Star Trek The Next Generation: Encounter at Farpoint Station. New Series; Same Energy Narratives.

Encounter at Farpoint Station provides a different perspective than a traditional energy narrative. Most of the energy narratives I have presented thus far show a stronger force subjugating a weaker force in order to take their energy resources from them. In this case, the stronger force has all of the energy resources and is subjugating a weaker force that requires them. This TNG episode is also another example of convenient racism. The stronger force feels more comfortable exhorting the weaker force because it is of a different race.

 

Cdr. Riker needs the Enterprise to come pick him up from Farpoint Station, a Federation outpost. While he is waiting he talks with Groppler Zorn, who is the leader of Farpoint Station. Riker says to Zorn that he is impressed with the station’s energy surplus. Zorn appears flattered and says that geothermal energy is one of the benefits of the planet. Zorn offers Riker some fruit and Riker asks if there is an apple. Zorn regrettably says there is not, but as he passes the fruit bowl to Riker there appears to be a bowl of apples behind it. Riker exclaims that the bowl of apples could not have been there a second ago but shrugs it off when he leaves Zorn’s apartment. After Riker leaves Zorn begins shouting at thin air that it has been told not to do things like that and that if it does it again that he will have to punish it.

After Riker boards the Enterprise he tries to convince Cpt. Picard that Farpoint Station is trading its surplus energy for the materials it takes to build the station, since the planet has no such materials.

Picard and Riker decide to play Zorn a visit. They bring Counselor Troi with them. Troi has empathic abilities and while she is on Farpoint she senses an overpowering feeling of loneliness and despair but notes that these feelings are not coming from Zorn or any of his people. Zorn refuses to discuss Troi’s reaction so Picard, Riker and Troi leave.

While the Enterprise is investigating Farpoint Station an unknown ship approaches the planet. The ship is considerably larger than the Enterprise, therefore they are unable to stop the ship from firing on the planet. Riker and Data continue to investigate the planet while the ship is firing at the surface. They go to talk to Zorn but just as he is about to help them, Zorn is transported away. Riker, Lt. Cdr. Data and Troi beam aboard the unknown starship. Troi notes that she senses strong feelings of anger and hate. As they continue to search the ship, the away team finds Zorn trapped behind a force field, screaming in pain. The away team frees Zorn from his prison and they are transported back to the Enterprise. Troi informs Picard that the vessel is alive. Zorn admits that his people found another such creature and that they “saved it”; “helped it”. Riker notes that it must be this creature that is converting the planet’s geothermal energy into matter. The vessel turns into a creature similar to a massive jellyfish. The Enterprise connects an energy beam to the station and the station itself transforms into another creature.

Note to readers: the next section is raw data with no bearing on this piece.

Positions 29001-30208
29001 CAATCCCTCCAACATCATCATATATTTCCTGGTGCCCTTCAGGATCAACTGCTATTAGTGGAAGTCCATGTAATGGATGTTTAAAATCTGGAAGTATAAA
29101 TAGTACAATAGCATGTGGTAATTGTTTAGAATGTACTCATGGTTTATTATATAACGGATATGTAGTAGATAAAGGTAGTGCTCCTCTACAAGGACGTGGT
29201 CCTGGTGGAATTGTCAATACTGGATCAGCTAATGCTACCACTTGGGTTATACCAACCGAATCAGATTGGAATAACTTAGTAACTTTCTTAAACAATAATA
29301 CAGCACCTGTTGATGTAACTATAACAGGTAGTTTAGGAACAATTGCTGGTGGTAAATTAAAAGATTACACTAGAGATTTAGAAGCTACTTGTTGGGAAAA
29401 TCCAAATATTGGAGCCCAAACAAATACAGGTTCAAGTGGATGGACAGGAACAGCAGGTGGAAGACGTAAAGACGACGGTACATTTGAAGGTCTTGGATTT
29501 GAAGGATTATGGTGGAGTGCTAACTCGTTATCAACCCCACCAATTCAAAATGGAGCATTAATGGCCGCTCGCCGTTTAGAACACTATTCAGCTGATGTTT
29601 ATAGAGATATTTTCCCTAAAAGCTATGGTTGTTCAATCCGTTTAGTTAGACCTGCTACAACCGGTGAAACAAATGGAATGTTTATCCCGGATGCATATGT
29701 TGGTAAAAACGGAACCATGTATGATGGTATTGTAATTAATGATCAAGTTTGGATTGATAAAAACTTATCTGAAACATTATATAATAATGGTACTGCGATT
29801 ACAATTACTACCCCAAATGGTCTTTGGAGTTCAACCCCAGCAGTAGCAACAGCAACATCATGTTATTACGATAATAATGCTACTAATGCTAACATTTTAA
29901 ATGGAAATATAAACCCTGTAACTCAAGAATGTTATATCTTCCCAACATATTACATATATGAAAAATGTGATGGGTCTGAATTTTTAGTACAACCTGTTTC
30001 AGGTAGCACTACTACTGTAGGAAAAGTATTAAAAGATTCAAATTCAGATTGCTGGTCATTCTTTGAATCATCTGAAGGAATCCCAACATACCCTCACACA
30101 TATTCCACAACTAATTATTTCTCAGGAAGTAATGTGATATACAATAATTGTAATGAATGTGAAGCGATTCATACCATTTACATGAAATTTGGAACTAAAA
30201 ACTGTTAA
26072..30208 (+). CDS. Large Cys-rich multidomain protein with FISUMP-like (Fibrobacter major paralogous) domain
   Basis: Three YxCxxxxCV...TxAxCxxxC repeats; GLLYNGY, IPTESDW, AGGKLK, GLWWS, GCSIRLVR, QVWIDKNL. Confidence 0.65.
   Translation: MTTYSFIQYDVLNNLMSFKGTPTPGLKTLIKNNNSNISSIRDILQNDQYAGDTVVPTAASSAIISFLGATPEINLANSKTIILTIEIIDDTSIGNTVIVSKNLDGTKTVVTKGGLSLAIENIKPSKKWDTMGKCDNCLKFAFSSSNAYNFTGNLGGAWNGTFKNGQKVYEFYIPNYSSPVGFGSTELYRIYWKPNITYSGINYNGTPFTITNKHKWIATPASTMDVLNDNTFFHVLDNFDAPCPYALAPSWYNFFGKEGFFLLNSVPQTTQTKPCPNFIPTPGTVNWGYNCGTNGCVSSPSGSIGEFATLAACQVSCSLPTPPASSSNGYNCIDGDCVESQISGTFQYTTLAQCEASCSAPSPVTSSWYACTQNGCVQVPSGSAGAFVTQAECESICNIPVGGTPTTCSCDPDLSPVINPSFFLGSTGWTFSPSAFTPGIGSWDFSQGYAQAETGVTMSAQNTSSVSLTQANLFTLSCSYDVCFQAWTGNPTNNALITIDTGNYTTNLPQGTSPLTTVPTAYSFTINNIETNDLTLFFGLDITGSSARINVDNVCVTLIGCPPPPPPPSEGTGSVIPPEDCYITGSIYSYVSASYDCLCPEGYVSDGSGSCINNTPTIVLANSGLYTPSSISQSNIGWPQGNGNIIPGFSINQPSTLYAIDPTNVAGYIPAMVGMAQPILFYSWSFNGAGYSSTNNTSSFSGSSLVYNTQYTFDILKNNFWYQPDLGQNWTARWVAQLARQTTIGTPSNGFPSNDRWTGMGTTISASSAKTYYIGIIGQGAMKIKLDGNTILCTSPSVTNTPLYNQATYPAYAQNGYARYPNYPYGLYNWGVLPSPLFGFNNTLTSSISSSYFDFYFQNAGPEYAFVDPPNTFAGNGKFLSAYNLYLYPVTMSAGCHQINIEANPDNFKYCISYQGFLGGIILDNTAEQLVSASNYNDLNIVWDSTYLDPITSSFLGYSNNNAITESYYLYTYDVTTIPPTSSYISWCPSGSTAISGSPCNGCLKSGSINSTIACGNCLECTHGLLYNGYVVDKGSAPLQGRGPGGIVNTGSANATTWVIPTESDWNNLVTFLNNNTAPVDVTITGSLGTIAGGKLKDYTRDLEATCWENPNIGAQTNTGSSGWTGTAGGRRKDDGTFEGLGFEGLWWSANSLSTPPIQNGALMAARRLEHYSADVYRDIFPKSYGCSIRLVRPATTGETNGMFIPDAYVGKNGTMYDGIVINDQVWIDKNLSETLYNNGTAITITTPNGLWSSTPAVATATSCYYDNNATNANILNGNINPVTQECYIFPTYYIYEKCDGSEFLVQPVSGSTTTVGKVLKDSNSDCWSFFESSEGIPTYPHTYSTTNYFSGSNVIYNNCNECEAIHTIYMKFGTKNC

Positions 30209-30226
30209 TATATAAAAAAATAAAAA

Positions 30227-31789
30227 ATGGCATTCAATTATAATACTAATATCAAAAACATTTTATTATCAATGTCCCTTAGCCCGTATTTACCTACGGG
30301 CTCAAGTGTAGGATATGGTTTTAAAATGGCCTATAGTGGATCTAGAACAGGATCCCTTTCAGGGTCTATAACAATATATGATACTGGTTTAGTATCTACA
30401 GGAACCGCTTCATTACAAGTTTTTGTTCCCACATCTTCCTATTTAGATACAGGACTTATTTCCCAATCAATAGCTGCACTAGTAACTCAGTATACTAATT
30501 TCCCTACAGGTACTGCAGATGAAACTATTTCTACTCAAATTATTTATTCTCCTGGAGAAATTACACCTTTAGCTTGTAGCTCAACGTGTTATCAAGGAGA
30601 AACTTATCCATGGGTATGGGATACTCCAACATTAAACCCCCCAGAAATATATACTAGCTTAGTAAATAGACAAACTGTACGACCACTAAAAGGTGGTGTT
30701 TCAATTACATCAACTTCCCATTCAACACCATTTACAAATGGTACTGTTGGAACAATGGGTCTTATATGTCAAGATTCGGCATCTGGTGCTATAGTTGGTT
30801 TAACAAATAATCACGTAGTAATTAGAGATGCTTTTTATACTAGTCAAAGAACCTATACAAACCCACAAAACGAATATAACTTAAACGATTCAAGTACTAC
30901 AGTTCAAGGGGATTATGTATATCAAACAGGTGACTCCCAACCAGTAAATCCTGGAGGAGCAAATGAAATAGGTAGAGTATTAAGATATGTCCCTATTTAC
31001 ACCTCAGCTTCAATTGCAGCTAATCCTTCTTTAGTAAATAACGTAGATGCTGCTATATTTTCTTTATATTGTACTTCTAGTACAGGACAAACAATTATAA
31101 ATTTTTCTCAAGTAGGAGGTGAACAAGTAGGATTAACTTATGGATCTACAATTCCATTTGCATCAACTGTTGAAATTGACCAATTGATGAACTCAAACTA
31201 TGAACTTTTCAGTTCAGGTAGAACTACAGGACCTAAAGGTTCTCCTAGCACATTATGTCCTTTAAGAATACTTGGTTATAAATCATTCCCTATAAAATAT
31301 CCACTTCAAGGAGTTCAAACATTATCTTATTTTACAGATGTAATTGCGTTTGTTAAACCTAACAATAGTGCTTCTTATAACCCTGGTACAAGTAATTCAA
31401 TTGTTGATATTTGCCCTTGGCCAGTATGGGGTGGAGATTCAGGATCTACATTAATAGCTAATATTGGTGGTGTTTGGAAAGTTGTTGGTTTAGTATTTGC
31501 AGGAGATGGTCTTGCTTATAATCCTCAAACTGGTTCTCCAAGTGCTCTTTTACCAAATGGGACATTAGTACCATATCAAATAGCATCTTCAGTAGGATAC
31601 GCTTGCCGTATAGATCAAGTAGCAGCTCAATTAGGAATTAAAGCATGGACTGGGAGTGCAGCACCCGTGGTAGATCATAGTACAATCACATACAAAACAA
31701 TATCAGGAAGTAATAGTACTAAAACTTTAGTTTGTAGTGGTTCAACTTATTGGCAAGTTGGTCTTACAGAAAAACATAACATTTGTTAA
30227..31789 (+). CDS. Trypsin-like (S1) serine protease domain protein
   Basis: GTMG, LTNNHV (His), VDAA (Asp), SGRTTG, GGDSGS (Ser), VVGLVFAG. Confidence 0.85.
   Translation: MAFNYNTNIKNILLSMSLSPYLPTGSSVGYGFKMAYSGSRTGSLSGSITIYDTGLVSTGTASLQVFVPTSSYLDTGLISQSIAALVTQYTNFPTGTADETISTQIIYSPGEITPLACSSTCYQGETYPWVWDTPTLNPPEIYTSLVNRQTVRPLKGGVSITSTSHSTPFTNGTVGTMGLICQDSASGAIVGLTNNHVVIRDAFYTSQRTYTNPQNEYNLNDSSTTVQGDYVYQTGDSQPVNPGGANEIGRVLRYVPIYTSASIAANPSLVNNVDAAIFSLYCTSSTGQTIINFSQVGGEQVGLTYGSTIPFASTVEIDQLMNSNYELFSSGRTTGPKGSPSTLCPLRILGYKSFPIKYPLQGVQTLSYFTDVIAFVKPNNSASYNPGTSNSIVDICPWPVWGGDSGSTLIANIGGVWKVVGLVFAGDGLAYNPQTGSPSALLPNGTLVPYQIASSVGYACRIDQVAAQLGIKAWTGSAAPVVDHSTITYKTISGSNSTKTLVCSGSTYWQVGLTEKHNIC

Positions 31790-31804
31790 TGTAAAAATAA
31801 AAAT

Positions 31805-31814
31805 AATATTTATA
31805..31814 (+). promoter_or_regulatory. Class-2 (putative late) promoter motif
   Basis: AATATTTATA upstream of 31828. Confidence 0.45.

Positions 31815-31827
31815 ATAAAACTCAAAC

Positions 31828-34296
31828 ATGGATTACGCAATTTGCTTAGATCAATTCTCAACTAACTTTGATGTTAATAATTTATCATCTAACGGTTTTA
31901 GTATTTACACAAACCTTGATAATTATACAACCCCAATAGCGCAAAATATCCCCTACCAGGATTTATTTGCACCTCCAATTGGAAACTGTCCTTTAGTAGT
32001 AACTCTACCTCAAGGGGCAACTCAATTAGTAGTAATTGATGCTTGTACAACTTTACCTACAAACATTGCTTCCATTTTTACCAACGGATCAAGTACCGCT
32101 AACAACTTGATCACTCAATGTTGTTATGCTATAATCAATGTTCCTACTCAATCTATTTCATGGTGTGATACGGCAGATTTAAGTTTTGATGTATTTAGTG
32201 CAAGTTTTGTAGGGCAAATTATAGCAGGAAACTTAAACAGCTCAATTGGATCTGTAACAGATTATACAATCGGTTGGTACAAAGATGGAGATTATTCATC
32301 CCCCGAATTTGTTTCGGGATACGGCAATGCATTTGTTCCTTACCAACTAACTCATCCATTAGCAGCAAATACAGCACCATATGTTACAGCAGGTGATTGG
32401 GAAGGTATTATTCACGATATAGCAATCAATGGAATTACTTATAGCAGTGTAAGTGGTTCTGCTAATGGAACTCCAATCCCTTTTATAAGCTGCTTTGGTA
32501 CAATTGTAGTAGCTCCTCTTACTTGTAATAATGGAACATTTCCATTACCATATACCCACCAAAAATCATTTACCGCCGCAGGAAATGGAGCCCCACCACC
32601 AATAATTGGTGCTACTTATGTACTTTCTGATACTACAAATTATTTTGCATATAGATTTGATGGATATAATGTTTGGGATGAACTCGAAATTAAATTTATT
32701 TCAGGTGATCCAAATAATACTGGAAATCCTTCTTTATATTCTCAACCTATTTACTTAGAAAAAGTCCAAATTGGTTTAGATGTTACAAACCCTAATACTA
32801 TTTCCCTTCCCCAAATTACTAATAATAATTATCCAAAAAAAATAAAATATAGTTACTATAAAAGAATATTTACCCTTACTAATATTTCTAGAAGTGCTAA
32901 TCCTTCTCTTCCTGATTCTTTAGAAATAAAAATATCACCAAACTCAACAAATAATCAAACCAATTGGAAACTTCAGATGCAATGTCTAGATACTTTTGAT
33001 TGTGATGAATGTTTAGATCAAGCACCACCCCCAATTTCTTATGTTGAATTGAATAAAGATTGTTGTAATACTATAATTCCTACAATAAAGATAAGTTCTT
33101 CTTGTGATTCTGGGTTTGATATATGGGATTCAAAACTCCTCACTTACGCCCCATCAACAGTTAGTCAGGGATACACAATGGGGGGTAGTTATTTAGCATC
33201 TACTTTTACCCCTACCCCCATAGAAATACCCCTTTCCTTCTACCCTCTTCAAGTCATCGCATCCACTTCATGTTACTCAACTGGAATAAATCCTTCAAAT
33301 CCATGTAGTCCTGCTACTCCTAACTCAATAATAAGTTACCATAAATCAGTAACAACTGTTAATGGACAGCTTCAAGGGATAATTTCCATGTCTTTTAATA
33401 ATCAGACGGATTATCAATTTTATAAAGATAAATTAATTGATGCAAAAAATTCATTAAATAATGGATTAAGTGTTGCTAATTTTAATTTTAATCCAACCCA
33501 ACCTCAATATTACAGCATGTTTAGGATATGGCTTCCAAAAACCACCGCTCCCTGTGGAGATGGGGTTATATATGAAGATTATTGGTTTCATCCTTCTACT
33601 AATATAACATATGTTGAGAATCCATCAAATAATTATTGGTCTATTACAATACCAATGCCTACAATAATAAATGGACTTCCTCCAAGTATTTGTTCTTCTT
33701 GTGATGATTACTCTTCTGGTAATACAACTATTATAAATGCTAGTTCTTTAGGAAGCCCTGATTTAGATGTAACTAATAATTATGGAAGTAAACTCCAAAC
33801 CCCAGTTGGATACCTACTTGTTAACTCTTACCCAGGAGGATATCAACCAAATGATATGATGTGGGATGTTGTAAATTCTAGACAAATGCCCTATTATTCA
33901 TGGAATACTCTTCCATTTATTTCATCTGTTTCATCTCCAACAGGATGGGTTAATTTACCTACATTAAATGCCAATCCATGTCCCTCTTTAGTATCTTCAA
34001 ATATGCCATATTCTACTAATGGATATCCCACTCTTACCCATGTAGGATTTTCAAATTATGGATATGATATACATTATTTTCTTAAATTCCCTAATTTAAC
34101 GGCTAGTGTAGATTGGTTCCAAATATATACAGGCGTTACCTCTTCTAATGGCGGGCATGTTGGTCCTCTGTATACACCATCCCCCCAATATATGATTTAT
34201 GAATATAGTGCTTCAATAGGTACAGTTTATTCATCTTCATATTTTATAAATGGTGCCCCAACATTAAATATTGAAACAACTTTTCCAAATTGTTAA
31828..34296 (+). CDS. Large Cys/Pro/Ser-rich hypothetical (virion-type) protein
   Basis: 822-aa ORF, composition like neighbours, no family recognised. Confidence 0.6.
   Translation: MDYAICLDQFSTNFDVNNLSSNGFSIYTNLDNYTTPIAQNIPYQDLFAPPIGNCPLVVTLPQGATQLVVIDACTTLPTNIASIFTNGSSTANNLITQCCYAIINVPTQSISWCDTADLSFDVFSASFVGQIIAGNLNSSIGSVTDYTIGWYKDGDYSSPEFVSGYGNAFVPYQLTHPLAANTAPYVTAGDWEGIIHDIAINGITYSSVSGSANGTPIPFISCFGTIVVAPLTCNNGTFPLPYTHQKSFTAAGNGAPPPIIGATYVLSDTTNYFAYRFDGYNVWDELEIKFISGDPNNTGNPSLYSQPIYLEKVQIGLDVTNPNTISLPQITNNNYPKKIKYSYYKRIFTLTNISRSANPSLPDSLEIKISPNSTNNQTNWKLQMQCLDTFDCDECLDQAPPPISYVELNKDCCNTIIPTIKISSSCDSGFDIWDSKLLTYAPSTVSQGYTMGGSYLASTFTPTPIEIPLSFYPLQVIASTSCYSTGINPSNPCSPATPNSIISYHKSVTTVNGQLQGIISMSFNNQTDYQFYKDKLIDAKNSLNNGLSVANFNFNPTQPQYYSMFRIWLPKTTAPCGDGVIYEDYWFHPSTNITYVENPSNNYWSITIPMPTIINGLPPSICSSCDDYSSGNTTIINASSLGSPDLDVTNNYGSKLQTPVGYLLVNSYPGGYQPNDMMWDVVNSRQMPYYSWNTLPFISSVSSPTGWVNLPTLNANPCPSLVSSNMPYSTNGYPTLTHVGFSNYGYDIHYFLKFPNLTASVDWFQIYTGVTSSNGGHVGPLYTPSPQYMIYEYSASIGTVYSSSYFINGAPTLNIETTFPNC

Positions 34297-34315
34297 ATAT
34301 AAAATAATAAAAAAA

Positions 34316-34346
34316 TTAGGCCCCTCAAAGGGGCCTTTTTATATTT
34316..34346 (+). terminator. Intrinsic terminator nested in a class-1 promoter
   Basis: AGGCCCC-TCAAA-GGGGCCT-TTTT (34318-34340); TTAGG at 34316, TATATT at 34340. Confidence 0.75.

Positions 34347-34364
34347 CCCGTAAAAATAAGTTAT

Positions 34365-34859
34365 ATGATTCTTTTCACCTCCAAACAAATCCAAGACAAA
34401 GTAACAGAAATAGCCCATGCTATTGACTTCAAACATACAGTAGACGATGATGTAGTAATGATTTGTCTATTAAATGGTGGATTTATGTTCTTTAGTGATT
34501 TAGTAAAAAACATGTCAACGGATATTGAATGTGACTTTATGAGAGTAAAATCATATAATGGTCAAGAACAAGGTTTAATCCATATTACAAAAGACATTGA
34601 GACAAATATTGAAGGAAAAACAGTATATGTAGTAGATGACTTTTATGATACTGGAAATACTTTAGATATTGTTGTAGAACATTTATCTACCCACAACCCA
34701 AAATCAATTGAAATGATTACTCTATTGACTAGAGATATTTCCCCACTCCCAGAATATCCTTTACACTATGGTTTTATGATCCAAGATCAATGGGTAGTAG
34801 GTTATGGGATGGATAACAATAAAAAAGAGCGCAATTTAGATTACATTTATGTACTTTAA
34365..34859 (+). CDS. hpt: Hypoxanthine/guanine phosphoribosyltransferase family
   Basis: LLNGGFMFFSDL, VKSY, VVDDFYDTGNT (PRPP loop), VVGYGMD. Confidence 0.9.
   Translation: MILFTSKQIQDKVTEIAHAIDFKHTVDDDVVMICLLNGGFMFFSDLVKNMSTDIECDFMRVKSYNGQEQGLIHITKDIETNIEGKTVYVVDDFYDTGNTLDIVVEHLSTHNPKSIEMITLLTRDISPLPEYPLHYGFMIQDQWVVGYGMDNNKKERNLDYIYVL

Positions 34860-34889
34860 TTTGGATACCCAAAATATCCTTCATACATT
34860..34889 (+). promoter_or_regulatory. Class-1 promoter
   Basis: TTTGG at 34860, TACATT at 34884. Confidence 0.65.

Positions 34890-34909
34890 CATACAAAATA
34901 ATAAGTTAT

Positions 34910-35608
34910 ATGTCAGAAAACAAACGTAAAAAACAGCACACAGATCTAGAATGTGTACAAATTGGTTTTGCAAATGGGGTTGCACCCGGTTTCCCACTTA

Zorn claims that he never meant to harm the creature and that he fed it the planet’s surplus of energy. Picard retorts that Zorn only fed it enough to keep it alive and thus forced it into whatever shaped he needed. The two creatures float off into space side-by-side. It is clear that Zorn did not feel guilty about exploiting the jellyfish creature because it was not humanoid. In science fiction, what defines race is different, but ultimately the principles of racism remain the same: as long as the person you are exploiting doesn’t look like you, it’s okay.

As I mentioned before, in this episode the stronger force has all of the energy resources and is subjugating a weaker force that requires them. The stronger force in Encounter at Farpoint is just as ruthless as the stronger forces I have mentioned in other posts. Zorn and his people force the creature, (which is playing the role of the weaker force,) to give them something they desire. This perspective is important to consider since it is evidence for the claim that it is not a lack of energy resource that causes cold-heartedness in a people but rather that cold-heartedness causes a people to act ruthlessly when an energy resource is involved.

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